These are now being recognised as accepted words for interview in Urdu:

    مُصاحَبہ muSaaHabah = [مُواجَہہ muwaajaha] = interview

    مواجہہ muwaajaha actually means روبرو ruu ba ruu = face to face

    مُصاحَبہ and مُصاحَبَت are from the same Arabic root: ص-ح-ب

    مُصاحَبَت muSaaHabat = ham nashiinii ہم نشینی = sangat سنگت = accompaniment / keeping company

    Urdu is now distinguishing between مُصاحَبہ and مُصاحَبَت; essentially the same word, one ending in ت the other in ہ, but with different meanings.

    Here (& here – same report but different paper) is a link where مصاحبہ is used for interview. Some dictionaries may also be incorporating it.

    مُواجَہہ muwaajaha for interview might still be quite tentative.

    (There is also a UrduLibrary.org template for the meaning of مصاحبہ in Urdu, but at the moment it is blank.)
  14. Qureshpor Senior Member

    Punjabi, Urdu پنجابی، اردو
    "Interview" to my mind is a succession of questions fired from one direction to which answers are expected from the other. What do you think of the following?


    [savaal-javaab is already in vogue for "Question/Answer"]

  15. BP. Senior Member

    ^we can be almost certain of encountering somewhere پرس و پاسخ if we read enough literature. Speach I'm not too sure. You could bring it in vogue in speech if you're famous and have a following janabe QP.
  16. Qureshpor Senior Member

    Punjabi, Urdu پنجابی، اردو
    BP Sahib. purs-o-paasuKh is indeed present but I think it still has the meaning of "Question/Answer" in Persian. But we need not inform our Urdu readers about this and can pretend that it means "Interview"!:)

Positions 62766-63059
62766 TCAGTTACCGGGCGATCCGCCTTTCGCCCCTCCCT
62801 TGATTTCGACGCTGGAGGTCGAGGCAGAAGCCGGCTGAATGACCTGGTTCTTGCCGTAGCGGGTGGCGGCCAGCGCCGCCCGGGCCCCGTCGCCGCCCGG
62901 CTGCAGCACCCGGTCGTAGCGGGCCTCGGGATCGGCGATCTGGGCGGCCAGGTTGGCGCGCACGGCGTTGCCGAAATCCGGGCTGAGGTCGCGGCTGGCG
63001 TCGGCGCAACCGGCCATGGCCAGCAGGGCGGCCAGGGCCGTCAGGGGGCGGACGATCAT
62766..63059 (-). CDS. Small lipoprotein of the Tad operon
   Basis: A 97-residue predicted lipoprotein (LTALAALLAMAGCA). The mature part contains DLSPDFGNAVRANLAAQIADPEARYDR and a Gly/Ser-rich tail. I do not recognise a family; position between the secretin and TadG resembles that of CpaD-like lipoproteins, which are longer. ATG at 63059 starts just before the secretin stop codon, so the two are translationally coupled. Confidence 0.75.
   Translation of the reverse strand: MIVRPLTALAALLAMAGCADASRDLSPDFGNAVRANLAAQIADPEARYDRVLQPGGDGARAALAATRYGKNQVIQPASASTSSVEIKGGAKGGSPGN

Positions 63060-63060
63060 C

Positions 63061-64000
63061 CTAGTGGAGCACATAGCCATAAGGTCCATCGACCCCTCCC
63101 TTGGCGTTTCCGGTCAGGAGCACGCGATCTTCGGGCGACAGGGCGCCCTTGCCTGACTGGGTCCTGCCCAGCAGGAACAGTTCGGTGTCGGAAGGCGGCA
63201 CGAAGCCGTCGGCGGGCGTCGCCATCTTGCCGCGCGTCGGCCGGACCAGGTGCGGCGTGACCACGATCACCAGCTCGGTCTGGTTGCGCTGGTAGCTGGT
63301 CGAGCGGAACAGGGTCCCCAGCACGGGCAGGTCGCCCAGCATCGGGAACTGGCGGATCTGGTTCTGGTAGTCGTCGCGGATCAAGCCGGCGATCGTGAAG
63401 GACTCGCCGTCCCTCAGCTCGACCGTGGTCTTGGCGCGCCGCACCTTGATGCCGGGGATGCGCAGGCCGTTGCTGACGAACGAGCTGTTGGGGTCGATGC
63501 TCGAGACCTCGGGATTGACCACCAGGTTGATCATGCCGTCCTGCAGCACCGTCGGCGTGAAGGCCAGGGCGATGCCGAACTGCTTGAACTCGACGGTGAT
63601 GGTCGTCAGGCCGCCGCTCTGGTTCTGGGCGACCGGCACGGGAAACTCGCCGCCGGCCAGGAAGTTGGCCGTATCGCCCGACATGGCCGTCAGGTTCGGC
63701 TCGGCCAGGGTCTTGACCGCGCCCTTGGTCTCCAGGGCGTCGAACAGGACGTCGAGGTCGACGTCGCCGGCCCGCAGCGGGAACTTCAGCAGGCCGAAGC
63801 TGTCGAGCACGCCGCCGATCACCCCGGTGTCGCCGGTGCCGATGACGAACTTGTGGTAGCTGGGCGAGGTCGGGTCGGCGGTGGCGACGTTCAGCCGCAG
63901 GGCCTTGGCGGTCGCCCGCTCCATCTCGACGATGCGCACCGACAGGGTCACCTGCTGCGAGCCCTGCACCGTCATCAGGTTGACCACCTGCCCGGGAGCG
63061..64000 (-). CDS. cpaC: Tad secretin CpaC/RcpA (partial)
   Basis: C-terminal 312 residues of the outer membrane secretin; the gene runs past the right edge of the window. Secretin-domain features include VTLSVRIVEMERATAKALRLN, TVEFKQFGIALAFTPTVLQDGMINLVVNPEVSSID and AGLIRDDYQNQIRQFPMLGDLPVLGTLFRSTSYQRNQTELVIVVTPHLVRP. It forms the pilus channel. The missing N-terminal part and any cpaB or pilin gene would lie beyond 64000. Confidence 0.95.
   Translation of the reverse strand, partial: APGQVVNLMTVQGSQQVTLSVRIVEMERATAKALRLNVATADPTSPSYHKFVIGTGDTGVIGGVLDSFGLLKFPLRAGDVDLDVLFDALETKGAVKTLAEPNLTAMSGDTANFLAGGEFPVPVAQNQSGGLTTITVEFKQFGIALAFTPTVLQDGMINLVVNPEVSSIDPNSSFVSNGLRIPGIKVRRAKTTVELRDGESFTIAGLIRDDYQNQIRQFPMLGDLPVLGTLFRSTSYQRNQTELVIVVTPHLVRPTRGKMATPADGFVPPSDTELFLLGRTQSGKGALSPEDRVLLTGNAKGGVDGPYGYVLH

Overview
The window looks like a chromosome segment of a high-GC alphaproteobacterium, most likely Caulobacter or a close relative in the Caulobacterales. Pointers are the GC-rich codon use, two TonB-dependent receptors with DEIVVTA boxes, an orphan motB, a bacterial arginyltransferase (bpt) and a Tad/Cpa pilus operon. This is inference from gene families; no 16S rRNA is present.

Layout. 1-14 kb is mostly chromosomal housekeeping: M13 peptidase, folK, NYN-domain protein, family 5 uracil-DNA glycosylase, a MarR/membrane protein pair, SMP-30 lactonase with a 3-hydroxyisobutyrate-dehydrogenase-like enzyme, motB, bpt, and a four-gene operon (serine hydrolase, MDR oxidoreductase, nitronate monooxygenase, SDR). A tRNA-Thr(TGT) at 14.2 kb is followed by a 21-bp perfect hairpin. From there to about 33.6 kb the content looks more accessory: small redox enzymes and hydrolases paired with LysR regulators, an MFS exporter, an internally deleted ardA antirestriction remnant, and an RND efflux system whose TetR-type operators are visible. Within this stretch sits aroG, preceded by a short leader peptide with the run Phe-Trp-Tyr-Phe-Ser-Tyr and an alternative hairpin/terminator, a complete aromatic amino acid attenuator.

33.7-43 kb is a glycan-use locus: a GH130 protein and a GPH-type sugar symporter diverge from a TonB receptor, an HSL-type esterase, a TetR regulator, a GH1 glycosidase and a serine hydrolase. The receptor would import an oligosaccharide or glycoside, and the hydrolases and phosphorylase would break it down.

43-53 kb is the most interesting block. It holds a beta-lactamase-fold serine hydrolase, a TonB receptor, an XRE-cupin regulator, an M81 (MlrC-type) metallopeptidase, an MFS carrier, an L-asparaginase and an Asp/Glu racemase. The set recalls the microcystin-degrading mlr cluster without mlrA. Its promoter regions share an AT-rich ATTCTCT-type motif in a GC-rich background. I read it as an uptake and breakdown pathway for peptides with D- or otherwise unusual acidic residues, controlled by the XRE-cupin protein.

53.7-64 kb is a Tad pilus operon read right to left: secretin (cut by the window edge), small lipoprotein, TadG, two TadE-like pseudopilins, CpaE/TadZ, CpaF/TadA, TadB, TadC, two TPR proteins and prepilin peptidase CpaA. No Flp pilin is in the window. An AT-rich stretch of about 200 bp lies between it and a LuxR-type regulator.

As for being famous and having a following..."yih nah thii hamaarii qismat.."!
  17. Sheikh_14 Senior Member

    English- United Kingdom, Urdu, Punjabi
    Does muqaabalah (interview) and muqabilah (competition) have any differences in spelling and talafuz to avoid confusion.
  18. Sheikh_14 Senior Member

    English- United Kingdom, Urdu, Punjabi
    Aren't muqaabilah and muqaabalah the same word pronounced differently on whim rather than two set different/distinctterms? Or would you indeed consider them diverse to one another? In fact the most common pronunciation of muqaabilah as Platts illustrates is indeed muqaabalah.

    muqābala (for A. مقابلة muqābalat, inf. n. of قابل 'to stand over against, to face,' &c., iii of قبل 'to look to the tip of the nose,' &c.; see qabl), s.m. Facing, standing over against; meeting face to face,confronting; opposing, resisting, contending;—putting side by side, comparing, collating;—presence; opposition, opposite quarter; resistance; encounter, contest; competition; comparison; contrast; comptrol; collation; examination:—muqābala aur imtěḥān, Comparison and examination, checking, audit:—muqābale ānā (-ke), To come in front (of), to face, confront; to oppose; to challenge to combat, to defy